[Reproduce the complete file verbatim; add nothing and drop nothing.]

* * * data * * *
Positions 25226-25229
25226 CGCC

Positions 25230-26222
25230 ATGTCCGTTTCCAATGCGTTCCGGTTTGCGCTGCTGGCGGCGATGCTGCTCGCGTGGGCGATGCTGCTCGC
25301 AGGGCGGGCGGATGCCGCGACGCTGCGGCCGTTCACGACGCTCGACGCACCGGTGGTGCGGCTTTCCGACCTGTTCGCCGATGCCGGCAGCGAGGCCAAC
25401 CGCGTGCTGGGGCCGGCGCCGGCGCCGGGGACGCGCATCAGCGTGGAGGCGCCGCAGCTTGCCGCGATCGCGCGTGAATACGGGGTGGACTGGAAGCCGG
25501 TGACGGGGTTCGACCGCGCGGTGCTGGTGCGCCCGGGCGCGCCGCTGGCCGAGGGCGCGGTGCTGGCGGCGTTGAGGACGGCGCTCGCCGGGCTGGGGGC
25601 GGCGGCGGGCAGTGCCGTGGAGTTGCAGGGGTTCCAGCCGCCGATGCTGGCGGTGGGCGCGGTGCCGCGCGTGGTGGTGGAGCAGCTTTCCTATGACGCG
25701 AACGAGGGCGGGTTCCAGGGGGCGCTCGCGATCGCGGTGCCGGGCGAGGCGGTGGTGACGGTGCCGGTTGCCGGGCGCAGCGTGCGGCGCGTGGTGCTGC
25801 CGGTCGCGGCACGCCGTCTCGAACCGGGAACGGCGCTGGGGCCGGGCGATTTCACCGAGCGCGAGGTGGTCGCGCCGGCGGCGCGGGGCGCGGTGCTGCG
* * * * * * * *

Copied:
Positions 25226-25229
25226 CGCC

Positions 25230-26222
25230 ATGTCCGTTTCCAATGCGTTCCGGTTTGCGCTGCTGGCGGCGATGCTGCTCGCGTGGGCGATGCTGCTCGC
25301 AGGGCGGGCGGATGCCGCGACGCTGCGGCCGTTCACGACGCTCGACGCACCGGTGGTGCGGCTTTCCGACCTGTTCGCCGATGCCGGCAGCGAGGCCAAC
25401 CGCGTGCTGGGGCCGGCGCCGGCGCCGGGGACGCGCATCAGCGTGGAGGCGCCGCAGCTTGCCGCGATCGCGCGTGAATACGGGGTGGACTGGAAGCCGG
25501 TGACGGGGTTCGACCGCGCGGTGCTGGTGCGCCCGGGCGCGCCGCTGGCCGAGGGCGCGGTGCTGGCGGCGTTGAGGACGGCGCTCGCCGGGCTGGGGGC
25601 GGCGGCGGGCAGTGCCGTGGAGTTGCAGGGGTTCCAGCCGCCGATGCTGGCGGTGGGCGCGGTGCCGCGCGTGGTGGTGGAGCAGCTTTCCTATGACGCG
25701 AACGAGGGCGGGTTCCAGGGGGCGCTCGCGATCGCGGTGCCGGGCGAGGCGGTGGTGACGGTGCCGGTTGCCGGGCGCAGCGTGCGGCGCGTGGTGCTGC
25801 CGGTCGCGGCACGCCGTCTCGAACCGGGAACGGCGCTGGGGCCGGGCGATTTCACCGAGCGCGAGGTGGTCGCGCCGGCGGCGCGGGGCGCGGTGCTGCG